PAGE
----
This is a representative image. Photograph:( AFP )
People here have a unique perspective about hunting sharks. They form main part of their food. But this does not mean they resort to overfishing of the species. Their traditional wisdom has taught them better
Sharks are like tigers in the deep. The apex predator is a perfect killing machine with an aerodynamic body to swim fast, colours that blend in with surroundings, razor sharp teeth and amazing sense of smell that is literally capable of detecting few milliliters of blood from miles away.
But some people in Papua New Guinea catch them by hand!
And they sing to them before catching them.
Yep! That's the deal!
Singing to sharks, or 'shark calling' is an ancient tradition among fisherfolk villages of Messi, Kono and Kontu in Papua New Guinea which is an island nation north of Australia.
The singing involves taking names of their ancestors and showing their respect to the shark before catching it. Then they shake coconut rattle in water to lure sharks from deep and then catch them by hand.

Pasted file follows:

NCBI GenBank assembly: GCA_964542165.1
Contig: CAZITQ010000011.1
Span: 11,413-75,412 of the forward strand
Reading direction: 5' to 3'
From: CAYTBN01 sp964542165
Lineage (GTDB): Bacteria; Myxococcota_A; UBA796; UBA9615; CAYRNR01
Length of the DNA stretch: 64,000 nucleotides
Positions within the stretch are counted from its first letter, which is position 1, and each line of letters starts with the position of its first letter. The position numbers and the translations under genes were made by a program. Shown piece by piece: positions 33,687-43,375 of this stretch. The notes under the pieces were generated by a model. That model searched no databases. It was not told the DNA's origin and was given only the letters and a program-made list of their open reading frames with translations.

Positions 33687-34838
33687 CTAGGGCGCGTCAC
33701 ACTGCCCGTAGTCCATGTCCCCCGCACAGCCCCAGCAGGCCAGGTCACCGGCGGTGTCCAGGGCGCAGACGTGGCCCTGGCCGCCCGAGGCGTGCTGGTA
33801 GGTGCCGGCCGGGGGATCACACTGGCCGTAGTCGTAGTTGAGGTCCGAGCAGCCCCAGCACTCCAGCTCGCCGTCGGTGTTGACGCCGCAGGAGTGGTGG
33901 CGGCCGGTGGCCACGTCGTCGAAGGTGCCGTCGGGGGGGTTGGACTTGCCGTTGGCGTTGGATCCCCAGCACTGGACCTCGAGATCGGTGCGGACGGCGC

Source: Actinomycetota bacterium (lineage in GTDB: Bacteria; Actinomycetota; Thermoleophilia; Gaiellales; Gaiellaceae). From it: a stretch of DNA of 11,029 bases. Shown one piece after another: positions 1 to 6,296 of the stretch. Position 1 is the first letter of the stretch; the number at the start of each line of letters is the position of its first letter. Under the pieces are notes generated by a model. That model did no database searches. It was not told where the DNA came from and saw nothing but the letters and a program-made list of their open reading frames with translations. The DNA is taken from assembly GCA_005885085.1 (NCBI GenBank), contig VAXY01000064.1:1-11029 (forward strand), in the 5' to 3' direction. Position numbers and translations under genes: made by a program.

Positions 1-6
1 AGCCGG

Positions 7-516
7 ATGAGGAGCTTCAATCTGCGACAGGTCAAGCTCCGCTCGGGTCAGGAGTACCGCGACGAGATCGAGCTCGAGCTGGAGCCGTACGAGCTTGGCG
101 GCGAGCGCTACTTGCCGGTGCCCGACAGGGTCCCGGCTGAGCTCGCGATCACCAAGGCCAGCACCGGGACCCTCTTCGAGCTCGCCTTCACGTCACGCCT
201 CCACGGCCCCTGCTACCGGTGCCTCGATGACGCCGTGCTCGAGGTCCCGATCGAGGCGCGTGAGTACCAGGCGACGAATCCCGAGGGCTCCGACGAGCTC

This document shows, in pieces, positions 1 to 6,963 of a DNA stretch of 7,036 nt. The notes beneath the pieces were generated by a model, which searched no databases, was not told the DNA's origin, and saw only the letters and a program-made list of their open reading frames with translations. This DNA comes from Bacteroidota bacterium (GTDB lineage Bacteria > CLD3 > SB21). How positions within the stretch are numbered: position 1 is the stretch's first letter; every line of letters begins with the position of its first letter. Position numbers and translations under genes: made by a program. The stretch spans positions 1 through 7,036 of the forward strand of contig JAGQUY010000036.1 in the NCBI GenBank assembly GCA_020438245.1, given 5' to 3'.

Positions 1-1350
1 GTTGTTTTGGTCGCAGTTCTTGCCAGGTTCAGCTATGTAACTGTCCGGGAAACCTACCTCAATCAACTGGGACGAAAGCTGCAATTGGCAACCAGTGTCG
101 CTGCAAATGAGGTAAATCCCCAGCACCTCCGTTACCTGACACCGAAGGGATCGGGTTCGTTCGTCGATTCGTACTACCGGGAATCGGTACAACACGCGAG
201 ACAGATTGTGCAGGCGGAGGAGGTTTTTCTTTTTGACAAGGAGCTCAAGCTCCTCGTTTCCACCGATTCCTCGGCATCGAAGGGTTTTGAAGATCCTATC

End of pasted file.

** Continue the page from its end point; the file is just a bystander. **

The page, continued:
People here believe that sharks carry souls of ancestors. And by showing them respect, a fisherman can catch a shark without himself coming to harm.
The tradition of 'shark calling' is not just a practice but a philosophy for these people. According to elders in these villagers communication between man and sharks is a reflection of how the man has lived his life.
They believe that only the person who does not drink, womanise or steal from others can become a successful shark caller.